We appreciate so much about the Wood-Warblers as they represent many things we (the royal ‘‘we’’) love about birds and nature in general. As a family, they are the epitome of diversity and celebrations. Most warbler species migrate, and some migrate far—Blackpoll warblers are famous for their direct, non-stop ‘‘over ocean’’ route from Nova Scotia to wintering grounds in South America. But other species—Yellow-rumped Warbler—sticks around all winter (some on Lane’s Island off Vinalhaven) by diversifying their diet to include wax on berries (and the berries themselves). And whala—bayberry is magically a winter food source. Some Warblers live in the forest canopy (Cape May, Bay-breasted), some nest in wetlands (Common Yellowthroat) and some nest on the ground (Ovenbird). Some warblers are secretive (Connecticut) and others are… whatever the opposite of secretive is (Yellow Warbler). ‘‘Loud and attention-needing’’ maybe?
Oh, Parulidae warblers add so much flash to so many habitats in North America, and at times can be so active that it feels like ‘‘flash looks’’ are all you are getting!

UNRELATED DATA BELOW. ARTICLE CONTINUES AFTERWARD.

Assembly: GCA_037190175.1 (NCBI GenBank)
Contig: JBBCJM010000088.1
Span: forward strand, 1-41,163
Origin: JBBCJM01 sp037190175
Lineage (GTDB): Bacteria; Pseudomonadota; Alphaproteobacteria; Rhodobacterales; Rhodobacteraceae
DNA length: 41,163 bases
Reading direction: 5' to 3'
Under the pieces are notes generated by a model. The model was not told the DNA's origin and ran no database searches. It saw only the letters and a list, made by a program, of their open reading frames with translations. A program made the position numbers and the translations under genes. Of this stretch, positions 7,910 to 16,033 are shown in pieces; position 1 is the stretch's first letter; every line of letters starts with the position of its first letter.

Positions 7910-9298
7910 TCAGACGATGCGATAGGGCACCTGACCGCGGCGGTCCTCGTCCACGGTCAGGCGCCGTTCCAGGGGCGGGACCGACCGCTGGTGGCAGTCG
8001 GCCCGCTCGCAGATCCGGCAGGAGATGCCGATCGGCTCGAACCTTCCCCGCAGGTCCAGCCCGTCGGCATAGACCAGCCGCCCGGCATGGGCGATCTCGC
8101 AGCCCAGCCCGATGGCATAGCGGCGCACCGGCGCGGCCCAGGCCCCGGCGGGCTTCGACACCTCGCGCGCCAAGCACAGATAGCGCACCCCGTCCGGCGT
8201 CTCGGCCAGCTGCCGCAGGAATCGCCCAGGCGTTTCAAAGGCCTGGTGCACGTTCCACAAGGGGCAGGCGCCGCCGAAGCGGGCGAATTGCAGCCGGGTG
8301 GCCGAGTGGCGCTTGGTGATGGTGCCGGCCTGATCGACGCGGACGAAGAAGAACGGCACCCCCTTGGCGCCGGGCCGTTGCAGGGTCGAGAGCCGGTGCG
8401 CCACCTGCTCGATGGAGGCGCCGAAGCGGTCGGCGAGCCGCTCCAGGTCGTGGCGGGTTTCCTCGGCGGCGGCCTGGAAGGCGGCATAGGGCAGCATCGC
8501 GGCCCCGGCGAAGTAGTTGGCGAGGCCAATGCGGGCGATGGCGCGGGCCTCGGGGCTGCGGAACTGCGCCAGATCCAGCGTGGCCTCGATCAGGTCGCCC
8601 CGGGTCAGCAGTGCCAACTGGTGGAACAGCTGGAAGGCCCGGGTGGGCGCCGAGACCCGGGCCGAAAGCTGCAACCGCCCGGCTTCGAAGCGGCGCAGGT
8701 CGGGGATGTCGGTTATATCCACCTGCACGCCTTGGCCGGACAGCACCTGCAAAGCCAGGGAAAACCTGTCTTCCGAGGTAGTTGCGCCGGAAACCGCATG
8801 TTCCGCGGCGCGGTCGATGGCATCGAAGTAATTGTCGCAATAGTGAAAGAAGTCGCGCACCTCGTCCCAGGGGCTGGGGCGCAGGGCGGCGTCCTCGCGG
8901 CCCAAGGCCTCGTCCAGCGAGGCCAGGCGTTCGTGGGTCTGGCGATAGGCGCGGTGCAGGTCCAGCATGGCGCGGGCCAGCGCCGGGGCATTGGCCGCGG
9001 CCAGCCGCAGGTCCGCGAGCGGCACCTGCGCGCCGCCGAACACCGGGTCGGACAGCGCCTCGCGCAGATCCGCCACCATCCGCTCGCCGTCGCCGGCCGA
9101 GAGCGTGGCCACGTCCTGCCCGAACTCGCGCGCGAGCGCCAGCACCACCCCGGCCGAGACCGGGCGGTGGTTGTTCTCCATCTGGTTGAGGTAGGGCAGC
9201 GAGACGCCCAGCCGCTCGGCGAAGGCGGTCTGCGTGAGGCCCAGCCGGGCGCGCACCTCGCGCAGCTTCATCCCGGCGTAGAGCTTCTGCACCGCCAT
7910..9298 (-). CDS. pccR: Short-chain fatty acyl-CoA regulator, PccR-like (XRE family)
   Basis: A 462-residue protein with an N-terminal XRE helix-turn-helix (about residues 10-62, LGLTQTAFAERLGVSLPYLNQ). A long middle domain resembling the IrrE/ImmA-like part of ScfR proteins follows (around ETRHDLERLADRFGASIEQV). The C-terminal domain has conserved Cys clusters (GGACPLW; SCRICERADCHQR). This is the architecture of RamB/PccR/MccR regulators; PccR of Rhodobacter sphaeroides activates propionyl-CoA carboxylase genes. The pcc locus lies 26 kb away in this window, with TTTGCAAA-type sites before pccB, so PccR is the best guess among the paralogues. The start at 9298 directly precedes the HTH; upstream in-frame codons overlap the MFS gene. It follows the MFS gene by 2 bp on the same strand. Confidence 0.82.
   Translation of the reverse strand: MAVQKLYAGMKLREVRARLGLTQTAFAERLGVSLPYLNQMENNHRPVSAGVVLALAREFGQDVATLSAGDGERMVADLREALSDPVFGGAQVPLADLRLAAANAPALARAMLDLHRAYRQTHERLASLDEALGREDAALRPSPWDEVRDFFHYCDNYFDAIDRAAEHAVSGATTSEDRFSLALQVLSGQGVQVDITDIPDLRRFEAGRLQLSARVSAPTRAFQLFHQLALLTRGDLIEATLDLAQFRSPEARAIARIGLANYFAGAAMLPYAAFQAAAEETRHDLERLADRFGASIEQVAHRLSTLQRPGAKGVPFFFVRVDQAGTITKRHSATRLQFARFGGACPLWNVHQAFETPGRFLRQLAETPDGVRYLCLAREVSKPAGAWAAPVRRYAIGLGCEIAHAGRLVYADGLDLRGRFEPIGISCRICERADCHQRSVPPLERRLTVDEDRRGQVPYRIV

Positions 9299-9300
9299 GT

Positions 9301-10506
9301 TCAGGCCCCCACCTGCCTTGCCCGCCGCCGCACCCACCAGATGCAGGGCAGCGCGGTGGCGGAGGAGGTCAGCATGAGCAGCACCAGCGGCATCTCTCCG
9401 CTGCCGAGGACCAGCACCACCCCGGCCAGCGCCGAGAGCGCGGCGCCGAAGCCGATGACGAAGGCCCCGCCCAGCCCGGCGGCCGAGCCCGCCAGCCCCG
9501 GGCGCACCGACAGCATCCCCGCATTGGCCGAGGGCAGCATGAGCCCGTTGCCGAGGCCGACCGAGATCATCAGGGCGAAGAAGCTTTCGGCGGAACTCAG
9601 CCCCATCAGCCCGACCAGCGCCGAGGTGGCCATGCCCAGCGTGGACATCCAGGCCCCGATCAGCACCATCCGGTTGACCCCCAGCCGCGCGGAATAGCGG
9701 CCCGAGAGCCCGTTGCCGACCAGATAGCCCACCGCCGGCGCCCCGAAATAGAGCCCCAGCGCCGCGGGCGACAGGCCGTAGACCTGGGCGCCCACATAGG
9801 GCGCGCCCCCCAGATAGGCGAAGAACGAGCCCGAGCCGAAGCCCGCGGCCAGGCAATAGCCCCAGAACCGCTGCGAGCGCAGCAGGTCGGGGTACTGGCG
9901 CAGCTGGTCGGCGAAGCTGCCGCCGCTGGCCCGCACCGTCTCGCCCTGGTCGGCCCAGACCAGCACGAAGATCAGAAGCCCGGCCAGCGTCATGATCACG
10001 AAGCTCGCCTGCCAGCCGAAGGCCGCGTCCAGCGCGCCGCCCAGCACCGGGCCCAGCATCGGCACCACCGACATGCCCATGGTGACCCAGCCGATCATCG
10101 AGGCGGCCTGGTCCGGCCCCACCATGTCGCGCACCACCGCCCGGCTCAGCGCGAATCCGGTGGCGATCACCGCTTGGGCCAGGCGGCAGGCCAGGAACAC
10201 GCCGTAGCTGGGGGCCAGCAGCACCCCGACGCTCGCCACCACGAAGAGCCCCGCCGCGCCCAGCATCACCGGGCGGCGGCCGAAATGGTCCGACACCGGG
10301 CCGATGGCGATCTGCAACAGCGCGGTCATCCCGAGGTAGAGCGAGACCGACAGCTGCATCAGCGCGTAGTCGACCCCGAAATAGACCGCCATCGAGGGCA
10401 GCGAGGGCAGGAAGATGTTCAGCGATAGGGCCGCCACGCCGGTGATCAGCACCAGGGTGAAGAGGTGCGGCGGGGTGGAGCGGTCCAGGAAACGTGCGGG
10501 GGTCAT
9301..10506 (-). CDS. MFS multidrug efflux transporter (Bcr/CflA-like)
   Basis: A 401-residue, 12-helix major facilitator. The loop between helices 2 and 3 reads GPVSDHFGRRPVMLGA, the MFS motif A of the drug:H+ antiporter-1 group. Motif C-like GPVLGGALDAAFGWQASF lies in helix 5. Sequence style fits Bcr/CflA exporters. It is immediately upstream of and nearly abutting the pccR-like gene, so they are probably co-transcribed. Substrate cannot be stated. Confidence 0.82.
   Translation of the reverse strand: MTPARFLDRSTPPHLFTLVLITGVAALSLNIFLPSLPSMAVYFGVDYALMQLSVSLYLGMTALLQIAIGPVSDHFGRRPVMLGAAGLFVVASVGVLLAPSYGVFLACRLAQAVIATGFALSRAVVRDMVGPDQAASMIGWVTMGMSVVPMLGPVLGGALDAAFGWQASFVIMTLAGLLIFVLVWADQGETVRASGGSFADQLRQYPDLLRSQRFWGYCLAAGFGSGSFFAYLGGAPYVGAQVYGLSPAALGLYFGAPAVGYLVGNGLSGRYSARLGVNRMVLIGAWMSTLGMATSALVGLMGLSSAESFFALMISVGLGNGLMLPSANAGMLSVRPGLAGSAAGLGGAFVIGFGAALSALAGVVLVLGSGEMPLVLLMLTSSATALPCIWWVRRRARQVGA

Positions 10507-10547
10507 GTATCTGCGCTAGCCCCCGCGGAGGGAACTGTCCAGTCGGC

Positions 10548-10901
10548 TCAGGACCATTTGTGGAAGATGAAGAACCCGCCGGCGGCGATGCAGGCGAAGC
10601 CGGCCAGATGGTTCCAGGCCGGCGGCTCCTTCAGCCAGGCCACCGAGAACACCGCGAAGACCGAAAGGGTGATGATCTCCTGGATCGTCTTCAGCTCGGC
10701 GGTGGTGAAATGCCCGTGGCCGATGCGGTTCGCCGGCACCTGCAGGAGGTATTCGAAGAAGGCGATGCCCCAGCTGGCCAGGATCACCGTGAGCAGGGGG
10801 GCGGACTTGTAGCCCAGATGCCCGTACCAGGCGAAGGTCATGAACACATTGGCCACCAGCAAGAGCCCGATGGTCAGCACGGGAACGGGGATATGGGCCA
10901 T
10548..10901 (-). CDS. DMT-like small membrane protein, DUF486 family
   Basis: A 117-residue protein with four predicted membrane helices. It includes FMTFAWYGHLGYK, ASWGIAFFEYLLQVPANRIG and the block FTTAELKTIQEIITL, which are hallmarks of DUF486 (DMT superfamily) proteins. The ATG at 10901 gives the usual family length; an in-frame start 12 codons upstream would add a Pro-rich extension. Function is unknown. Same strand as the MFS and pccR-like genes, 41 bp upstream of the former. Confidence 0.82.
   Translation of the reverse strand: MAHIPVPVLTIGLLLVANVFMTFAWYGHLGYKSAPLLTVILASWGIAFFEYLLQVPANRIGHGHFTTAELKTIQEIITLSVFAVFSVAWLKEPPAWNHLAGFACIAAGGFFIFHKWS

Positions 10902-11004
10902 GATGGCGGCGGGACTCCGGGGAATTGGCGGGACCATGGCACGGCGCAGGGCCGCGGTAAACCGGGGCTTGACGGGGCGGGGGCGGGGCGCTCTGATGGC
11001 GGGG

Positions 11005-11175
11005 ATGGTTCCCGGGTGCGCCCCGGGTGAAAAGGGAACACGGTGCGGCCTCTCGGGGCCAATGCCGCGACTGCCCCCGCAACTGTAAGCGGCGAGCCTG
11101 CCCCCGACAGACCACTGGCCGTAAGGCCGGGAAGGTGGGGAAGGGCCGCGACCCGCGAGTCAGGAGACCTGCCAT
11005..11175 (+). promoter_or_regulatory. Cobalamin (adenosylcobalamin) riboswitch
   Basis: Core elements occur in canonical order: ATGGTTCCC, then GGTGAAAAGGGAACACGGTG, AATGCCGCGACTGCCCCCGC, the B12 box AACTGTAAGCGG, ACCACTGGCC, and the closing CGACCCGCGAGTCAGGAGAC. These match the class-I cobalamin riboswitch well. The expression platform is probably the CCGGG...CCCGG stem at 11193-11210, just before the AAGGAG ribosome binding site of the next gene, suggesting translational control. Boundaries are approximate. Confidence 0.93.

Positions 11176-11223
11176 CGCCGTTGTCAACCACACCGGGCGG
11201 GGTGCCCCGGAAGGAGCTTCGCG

Aesthetically speaking, the array of patterns and colors within the wood-warbler family is quite varied and at times differences could possibly be referred to as drastic. The subtle blue of the Black-throated Blue, the yellow sub ocular bordered by black of the Prairie, and the fire orange throat of the Blackburnian (aka “Flame Throat’’) are highlights of any nature observation session or season, and are so different from each other. I didn’t even mention the iridescent red on a male Nashville Warbler’s cap—which can only be seen with the best of viewings! Oh, Parulidae warblers add so much flash to so many habitats in North America, and at times can be so active that it feels like “flash looks’’ are all you are getting! Be careful of “warbler neck’’ and “warbler back’’ when watching warblers, both are medical conditions I have dealt with over the years.
The diversity in wood-warbler appearances is impressively (judgment) matched by the variety of cascading warbler songs. Hear a high-buzzy, ‘‘zee, zee, zee-zoo zee?’’ Well, it’s clearly a Black-throated Green. Booming ‘‘Tea-cher, tea-cher, tea-cher’’ is the Ovenbird. A Northern Parula has a rising, ‘‘ohhhhhhhhhh’’, followed by a sudden, sharp drop best represented by ‘‘SHOOT!’’. Put ‘em together and they make, ‘‘ohhhhhhhhhhhh SHOOT!’’. Familiarizing yourself with warbler songs is a great way to locate, learn, and observe warblers, and (once again) sometimes the song is all you get!